Senate remains at a standstill on Iron Dome after Menendez, Paul face off
Sens. Bob Menendez (D-NJ) and Rand Paul (R-KY) debated Paul’s amendment to the House’s Iron Dome funding bill on the floor on Monday
Kevin Dietsch/Getty Images
A bill providing $1 billion in supplemental funding for Israel’s Iron Dome failed to progress in the Senate on Monday afternoon, after an extended exchange between Sens. Bob Menendez (D-NJ) and Rand Paul (R-KY) over a proposed amendment that would fund the replenishment with aid that had been originally designated for Afghanistan.
On the Senate floor on Monday, Menendez requested unanimous consent on the bill — a procedure that would have fast-tracked the legislation, which passed the House on Sept. 23 by a vote of 420-9. Paul blocked the effort, which requires the unanimous support of the full Senate, insisting on an amendment to the bill that would see the funding come out of the $6 billion originally intended for Afghanistan.
“There is no conceivable reason why anyone in this chamber, on either side of the aisle, should stand in the way of U.S. support for this life-saving defense to be fully ready for the next attack,” Menendez said, introducing the measure. “The only reason it’s being held up in this body is because of this amendment.” Paul is the only senator who objected to quick passage of the House bill.
“I join [Menendez] in being supportive of Iron Dome, but I think it should be paid for,” Paul said. “I think the American taxpayer dollars that pay for it should come from money that could go to the Taliban… Only an economically strong United States can be a militarily strong ally of Israel.”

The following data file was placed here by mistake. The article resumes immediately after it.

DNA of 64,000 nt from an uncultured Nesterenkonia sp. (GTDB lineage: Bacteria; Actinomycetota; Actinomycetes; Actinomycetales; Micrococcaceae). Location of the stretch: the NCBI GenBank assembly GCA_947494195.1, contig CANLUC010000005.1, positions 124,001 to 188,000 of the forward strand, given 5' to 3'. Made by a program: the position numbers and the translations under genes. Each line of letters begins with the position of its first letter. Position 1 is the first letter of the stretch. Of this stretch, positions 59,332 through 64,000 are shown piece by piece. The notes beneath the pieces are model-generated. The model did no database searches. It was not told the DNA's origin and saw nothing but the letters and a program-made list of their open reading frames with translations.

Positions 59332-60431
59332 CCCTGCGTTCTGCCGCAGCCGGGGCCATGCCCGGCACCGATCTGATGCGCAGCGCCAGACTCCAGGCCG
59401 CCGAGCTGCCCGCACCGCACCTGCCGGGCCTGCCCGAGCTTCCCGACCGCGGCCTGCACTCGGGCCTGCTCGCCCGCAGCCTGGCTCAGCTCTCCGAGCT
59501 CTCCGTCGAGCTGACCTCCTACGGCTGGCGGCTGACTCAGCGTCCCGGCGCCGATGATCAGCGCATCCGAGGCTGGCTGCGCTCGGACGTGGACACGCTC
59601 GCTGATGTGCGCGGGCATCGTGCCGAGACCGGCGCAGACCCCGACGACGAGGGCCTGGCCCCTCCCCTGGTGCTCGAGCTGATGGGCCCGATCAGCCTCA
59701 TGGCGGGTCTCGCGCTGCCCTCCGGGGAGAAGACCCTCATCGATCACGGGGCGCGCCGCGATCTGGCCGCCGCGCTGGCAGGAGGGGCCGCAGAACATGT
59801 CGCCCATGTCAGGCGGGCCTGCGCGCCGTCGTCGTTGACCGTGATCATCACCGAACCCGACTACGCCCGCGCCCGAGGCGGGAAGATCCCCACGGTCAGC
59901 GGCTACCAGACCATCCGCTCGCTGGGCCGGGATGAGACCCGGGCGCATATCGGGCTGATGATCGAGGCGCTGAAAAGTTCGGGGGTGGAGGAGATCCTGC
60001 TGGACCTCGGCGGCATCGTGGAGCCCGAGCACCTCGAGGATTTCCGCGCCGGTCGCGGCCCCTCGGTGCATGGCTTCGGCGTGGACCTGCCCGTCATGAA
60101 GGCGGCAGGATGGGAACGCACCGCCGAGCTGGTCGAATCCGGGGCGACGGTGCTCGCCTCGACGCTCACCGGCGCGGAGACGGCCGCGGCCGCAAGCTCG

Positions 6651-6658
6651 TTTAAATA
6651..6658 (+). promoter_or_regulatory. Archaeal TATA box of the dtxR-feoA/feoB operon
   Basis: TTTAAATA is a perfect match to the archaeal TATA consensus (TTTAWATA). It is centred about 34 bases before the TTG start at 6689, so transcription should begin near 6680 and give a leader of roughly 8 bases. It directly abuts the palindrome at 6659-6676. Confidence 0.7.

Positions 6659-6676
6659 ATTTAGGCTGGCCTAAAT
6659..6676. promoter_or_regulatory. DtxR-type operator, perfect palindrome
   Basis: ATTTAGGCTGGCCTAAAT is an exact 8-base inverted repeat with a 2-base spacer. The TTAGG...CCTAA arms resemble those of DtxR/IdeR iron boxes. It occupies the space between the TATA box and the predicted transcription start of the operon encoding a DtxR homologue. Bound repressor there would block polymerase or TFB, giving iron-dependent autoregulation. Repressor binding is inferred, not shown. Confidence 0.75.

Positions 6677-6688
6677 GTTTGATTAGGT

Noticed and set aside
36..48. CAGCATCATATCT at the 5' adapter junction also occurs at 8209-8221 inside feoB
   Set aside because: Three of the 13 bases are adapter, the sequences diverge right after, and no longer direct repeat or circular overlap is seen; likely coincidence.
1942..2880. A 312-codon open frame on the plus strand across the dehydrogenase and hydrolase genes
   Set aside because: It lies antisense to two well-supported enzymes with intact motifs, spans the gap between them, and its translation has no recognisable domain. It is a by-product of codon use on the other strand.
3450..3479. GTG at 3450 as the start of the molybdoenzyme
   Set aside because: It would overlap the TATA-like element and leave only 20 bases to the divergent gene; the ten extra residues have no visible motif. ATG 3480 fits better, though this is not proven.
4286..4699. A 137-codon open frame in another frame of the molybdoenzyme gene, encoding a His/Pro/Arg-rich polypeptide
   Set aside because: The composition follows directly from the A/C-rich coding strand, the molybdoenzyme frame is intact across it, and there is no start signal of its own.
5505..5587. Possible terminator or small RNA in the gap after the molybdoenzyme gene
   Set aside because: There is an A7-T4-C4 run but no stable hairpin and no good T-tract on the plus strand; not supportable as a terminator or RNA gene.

Paul also argued that “getting our fiscal house in order does not mean that we are failing to support Israel,” emphasizing that the U.S. has already provided more than $1 billion to Israel for the Iron Dome system, in addition to billions more for other missile-defense and security aid programs.
Menendez objected to Paul’s amendment, arguing that U.S. aid would not go to a Taliban-controlled government and that the support would instead be provided through “highly vetted” non-governmental partners, as well as to various regional security programs.
“This amendment would not reallocate funds that would allegedly go to the Taliban… Senator Paul’s amendment would undermine U.S. national security, it would abandon the Afghan people in their darkest hour, and it would betray the American people’s commitment to supporting our Afghan allies,” Menendez said.
He went on to call Paul’s argument “a fig leaf,” adding, “We could have today passed Iron Dome as the House of Representatives passed it… There is no reason for this.”
A range of pro-Israel groups, including AIPAC, Christians United for Israel and the Republican Jewish Coalition (RJC) criticized the Kentucky Republican’s move.
“Senator Paul, who is a friend of Israel, is objecting not because he doesn’t support the critical work of Iron Dome but because he wants to see additional budget cuts to offset the cost,” RJC Executive Director Matt Brooks told Jewish Insider. “We have communicated to the senator that we recognize his concerns, but no roadblocks should be put up to slow this critical funding for the life-saving Iron Dome.”
With neither resolution receiving unanimous consent, Senate Democratic leadership will now have to schedule floor time and a final vote on the bill, a move that could be delayed by the Senate’s ongoing standoff over the federal debt ceiling and scheduled recess next week. Senate Republicans are attempting to force Democrats to employ reconciliation — a procedure to circumvent the filibuster that requires significant debate time — to raise the debt limit. The government is expected to hit the debt ceiling on Oct. 18.
“I am convinced that Iron Dome will get done… but it’s a shame that we have to have the uncertainty that is pending as a result of the objection,” Menendez said.